What made the emergency room visit bearable was Jack and John. These two strangers I had just met the day before and they not only rushed me to the E.R., but they stayed by my side the entire time I was there. I knew they were hungry, but they wouldn't go to the cafeteria. They kept my shoes, clothes and even helped the doctor get my arms wrapped up.
Jack and John, if you're reading this, you guys showed me the single, greatest act of kindness any strangers have ever shown me and I will not ever forget it. You treated me like any one of my five siblings would have. Be great to people in need; this was the first of several life lessons I learned that ultimately started to change the way I see my life.
After signing my papers and leaving the hospital, we went to Franklin Street in Chapel Hill for some burgers. I bought dinner, made change and somehow managed to eat. I had a long conversation with the store manager about my arm and he asked me how long it had been broken. I told him it was that day and I just left the hospital. He couldn't believe I was on crazy amounts morphine and pills, as he couldn't tell any difference in my actions or attitude than that of a sober person other than the fact that I was 75% shirtless and probably looked like I has just escaped a concentration camp. Thanks Centaur Phelps metabolism.
Reality set in that evening after another rough ride home from the skatepark. My buddy drove me home and helped me get my bed setup and made sure I had everything I needed. He gave me a small hug and I immediately broke down. At this point the 10 hours of pain I had been in combined with the discouragement of my impending three months of recovery was too much to take. I was fairly new to Durham, didn't have a ton of friends in the area and was far, far away from any family. My pain and inability to move was so intense I couldn't stand up, sit down or even walk slowly without excruciating discomfort. This lasted for over a week, even with a large dose of meds twice a day. I wasn't going to be able to bike, go to run club, play tennis, lift at the gym or skateboard. I was facing a mountain I didn't think I could climb and life seamed very bleak.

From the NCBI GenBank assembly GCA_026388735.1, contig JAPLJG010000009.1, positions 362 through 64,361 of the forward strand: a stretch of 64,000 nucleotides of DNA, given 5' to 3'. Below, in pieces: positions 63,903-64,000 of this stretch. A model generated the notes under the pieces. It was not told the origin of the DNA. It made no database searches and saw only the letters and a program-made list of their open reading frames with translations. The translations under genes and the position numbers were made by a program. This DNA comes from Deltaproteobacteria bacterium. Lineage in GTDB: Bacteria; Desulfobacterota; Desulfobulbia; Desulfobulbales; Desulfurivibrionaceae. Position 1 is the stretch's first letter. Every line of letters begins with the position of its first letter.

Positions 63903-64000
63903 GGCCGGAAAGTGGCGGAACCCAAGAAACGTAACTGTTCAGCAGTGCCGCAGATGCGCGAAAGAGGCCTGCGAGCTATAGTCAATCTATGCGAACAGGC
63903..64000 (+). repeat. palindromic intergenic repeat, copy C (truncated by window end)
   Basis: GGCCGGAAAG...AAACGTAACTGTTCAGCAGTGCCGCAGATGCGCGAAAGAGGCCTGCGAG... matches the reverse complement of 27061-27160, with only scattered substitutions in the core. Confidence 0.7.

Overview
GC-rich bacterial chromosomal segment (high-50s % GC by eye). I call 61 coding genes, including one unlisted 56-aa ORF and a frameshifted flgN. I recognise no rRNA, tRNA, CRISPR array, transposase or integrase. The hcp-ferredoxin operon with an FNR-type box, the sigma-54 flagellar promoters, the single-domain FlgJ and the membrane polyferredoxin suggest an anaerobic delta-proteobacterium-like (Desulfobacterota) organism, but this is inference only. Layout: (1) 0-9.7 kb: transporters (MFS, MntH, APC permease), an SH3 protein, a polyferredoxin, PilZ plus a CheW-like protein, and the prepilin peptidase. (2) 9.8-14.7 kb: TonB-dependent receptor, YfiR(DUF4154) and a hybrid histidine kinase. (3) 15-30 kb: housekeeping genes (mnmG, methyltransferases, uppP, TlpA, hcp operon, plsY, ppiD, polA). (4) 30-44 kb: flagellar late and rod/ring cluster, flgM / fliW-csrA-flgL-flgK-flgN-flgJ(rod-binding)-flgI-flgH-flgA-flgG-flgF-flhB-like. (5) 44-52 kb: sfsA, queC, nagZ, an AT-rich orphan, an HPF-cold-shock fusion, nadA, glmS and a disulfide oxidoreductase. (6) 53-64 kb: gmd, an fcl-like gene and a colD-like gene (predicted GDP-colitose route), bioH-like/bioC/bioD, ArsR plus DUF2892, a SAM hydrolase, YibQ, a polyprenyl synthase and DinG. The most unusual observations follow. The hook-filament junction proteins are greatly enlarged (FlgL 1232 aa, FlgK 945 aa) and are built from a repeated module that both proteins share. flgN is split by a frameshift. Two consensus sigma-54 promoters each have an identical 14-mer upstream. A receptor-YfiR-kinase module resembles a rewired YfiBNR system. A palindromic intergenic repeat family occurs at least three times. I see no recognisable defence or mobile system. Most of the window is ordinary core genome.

The hardest part was next. I spent 12 days in my house alone. I had company from time to time, but was alone 90% of the time. It was very dark. I was extremely depressed and basically sat on a couch with a space heater and only moved to eat small amounts of food, take meds and use the restroom. I was on the couch for almost 12 days that seemed liked three months. I had to sleep sitting up, my arm throbbing constantly and occasionally I had spasms in my bicep an tricep that would clench my muscles around the break. I cussed then, too.
The darkest part of the entire process was night number four. I decide I would try to lay down in bed at about a 45 degree angle and I ended up laying too far back. I felt my bones click together at the place of the break and I got stuck in bed. My arm from the break down was hanging like a limp noodle and was so off, it was visibly crooked. I laid there in pain and didn't have the strength in my torso to raise up. I felt trapped and panicked. My phone wasn't near to call someone and I didn't have Life Alert so I did the next best thing, I laid in pain with tears in my eyes for probably close to an hour, then I took a deep breath and rolled over to my left while holding my right arm in place.